Don’t Reject Cloud Technology Out of Unfounded Fears...
On a hot afternoon a number of years ago, I was sitting in a management training session as the session leader drew a chart on his whiteboard, representing the lifecycle of a company. There was a steep upward growth curve in his illustration, indicating the gains in traction and customers that an organization goes through. Invariably, at some point the growth curve peaks and then flattens, as if hitting a ceiling. This is a crisis point, where the company's tried-and-true way of functioning has been stretched to its limit.
Companies that are ultimately winners are able to weather this crisis, to recast what brought them their initial success into something more refined, effective, and profitable. It might be a change in senior leadership, or perhaps a redefinition of the business model. And, of course, those companies that are unable to break through this barrier wither and usually fail.
The ability to transform and adapt is perhaps the most essential business survival skill one can learn. Longevity implies the capacity to persist through and overcome challenges, often big ones; it implies a tolerance for risk, a willingness to accept change, and the vision to remain essentially true to who and what defines the enterprise in tumultuous times.
The canonical example of this is Apple. It was often thought to be on the thin edge between existence and collapse; the same can be said for nearly all of the Dow 30 companies. American Express, 3M, Verizon, and most of the others have had to reinvent themselves to remain viable, often repeatedly.
What brings this to mind is an article I read this morning, where the author claimed that in regards to cloud computing the primary goal of IT is to “maintain control of information.” It brings back the image of one of an executive reaching a plateau in growth and insisting that the way forward is to simply do more of what used to work. It represents a sort of intellectual laziness; while technically accurate, it misses the opportunity to advance that is at the heart of the crisis.
“Maintaining control of information” is not a business objective of any real value. Instead, it is a reaction to a perceived threat, that of the exposure to unauthorized access to protected information and the costs of a breach. In mistaking the avoidance of something negative for a proactive goal, this particular author misunderstood how and where the cloud is serving to transform business across the industry.
What is so exciting about the cloud is the ability to quickly draw new connections and discover new ways of creating value for customers. In its 2013 survey (PDF) of global implementation of cloud technologies, KPMG found that only 30% of respondents saw loss of control as a key impediment to their adoption of cloud technology. Even fewer – a mere 26% – saw security issues as a key challenge. While cost reduction was the most often cited advantage of cloud implementation, respondents also identified business process transformation, entry into new markets, and improved alignment and interaction with customers as key objectives in their efforts.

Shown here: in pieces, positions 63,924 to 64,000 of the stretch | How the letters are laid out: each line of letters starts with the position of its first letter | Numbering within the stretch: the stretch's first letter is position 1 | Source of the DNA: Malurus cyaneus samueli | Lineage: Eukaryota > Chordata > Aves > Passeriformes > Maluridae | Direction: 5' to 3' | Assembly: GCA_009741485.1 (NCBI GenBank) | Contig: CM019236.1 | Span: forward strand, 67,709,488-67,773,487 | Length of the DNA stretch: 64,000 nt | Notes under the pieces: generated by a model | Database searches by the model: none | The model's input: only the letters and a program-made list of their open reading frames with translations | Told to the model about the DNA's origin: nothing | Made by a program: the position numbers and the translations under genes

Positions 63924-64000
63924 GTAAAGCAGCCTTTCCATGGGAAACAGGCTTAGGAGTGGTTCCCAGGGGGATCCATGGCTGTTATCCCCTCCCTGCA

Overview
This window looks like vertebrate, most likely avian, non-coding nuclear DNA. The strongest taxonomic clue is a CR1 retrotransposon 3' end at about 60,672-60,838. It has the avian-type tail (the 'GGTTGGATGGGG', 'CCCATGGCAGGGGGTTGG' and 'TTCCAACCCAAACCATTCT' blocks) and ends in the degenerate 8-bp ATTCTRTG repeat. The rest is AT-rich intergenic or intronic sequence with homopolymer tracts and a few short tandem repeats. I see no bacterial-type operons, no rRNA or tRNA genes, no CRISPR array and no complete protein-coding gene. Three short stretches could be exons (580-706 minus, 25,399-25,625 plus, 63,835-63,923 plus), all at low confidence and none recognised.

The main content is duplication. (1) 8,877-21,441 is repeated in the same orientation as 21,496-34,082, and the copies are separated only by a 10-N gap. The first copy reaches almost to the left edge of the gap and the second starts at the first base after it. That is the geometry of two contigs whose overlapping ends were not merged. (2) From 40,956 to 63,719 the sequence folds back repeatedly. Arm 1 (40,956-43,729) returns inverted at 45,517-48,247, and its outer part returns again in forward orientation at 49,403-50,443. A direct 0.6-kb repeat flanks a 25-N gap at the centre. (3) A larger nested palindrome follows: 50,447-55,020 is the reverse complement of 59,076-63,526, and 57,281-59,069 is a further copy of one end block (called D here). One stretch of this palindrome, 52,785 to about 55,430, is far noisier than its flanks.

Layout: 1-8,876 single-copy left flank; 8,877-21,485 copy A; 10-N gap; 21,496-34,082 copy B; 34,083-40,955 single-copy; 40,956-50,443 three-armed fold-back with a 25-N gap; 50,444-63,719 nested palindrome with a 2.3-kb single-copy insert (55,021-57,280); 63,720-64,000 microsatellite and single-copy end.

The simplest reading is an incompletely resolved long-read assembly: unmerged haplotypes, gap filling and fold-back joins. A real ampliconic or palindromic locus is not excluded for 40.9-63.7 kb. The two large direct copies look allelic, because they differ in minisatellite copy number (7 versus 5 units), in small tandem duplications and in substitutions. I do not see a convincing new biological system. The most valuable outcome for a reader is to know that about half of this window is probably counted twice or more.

The report went on to note that, “business executives are starting to fully appreciate the potential transformative value that cloud can bring to the enterprise. And, having experienced some of the immediate benefits of the cloud, many are now starting to look deeper into their operating models to see how these advantages can be extended into the wider enterprise.”
When we hear of security breaches like the Target credit card hack, we get an increased sense of exposure. We need to put the context back into the headline, however: the Target hack was not a cloud security breach. A network-level exploit was involved, but so far the investigation has gone, it does not appear that cloud-based services were involved in either the original data loss or used in any way to transmit the data that was stolen.
IT managers focused on protecting technology infrastructure would do well to assess whether cloud service providers have better security systems in place than their own corporate IT resources allow. Indeed, it is this “shared service” dimension that provides for one of the greatest advantages of cloud technology: you don’t have to build your own. Specialists have done it for you.
Control in and of itself doesn’t equate to safety. The right answer for protecting information security is a lot more nuanced than moving everything back into an on-premise system, and it certainly doesn’t involve exclusive encrypting every piece of data and hoping that the keys in use remain backed up and secure Research in the field suggests that instead, security technology needs to take a leadership role in ensuring that end-users are aware of their responsibility for protecting private information. Use multiple layers of security based on the sensitivity of the information at risk. Get your security policies right. Use detection systems to identify hacks before they get into the vault.
Most importantly, don’t reject cloud technology out of unfounded fears. Cloud technology is already redefining businesses, and those that fail to embrace and extend it across their organizations are likely to find only a long flat line in their future.